Tennessee Sen. Stacey Campfield is pushing for a bill to ensure winter greetings such as “Merry Christmas” and “Happy Hanukkah” are protected, though he can’t cite any instance when the phrases have been threatened.
The Republican senator pre-filed the bill earlier this week, claiming that the new legislation would stop lawsuits concerning the greetings from arising this coming winter, according to the Huffington Post.
"People are terrified nowadays to practically say 'Merry Christmas' to anybody for fear they're going to get sued," said Campfield, according to Wate.com.
Campfield suggested that phrases like “Merry Christmas” and “Happy Hanukkah” would face opposition from the American Civil Liberties Union. But members of the ACLU disagree with his assumption.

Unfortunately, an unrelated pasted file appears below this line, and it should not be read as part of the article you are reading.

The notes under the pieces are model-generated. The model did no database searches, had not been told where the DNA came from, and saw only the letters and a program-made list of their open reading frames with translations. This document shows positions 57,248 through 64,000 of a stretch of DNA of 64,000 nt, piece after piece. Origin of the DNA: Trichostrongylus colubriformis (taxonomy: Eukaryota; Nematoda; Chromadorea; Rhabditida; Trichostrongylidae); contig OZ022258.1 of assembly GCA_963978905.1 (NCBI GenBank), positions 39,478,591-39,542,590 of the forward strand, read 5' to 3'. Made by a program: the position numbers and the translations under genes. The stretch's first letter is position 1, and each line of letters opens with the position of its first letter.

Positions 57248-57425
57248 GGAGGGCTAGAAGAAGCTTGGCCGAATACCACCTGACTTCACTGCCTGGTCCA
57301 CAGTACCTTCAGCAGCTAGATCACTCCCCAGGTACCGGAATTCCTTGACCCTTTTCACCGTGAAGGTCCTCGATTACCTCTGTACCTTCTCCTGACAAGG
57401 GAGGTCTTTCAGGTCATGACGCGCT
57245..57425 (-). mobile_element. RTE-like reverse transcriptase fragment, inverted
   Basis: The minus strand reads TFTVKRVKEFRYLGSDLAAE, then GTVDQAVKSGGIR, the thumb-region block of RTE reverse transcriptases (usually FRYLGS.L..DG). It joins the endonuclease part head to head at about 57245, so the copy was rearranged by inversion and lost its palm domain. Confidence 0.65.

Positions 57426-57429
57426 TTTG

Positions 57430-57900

"Sen. Campfield is envisioning a problem that does not exist," said Hedy Weinberg, executive director of the Tennessee ACLU. "As Gov. (Bill) Haslam has said, legislators should not be filing legislation just to be wasting paper, and this seems to be one of the things that would be in that category."
The bill would also ensure that schools can teach the history of winter holidays.
"This stops all these silly lawsuits that say you can’t say 'merry Christmas' or 'happy Hanukkah' or have a Christmas tree," Campfield said.
In June, Texas Gov. Rick Perry signed a similar bill, from which Campfield got the idea for the Tennessee legislation.
Perry reportedly signed the bill while surrounded by Santa Claus impersonators.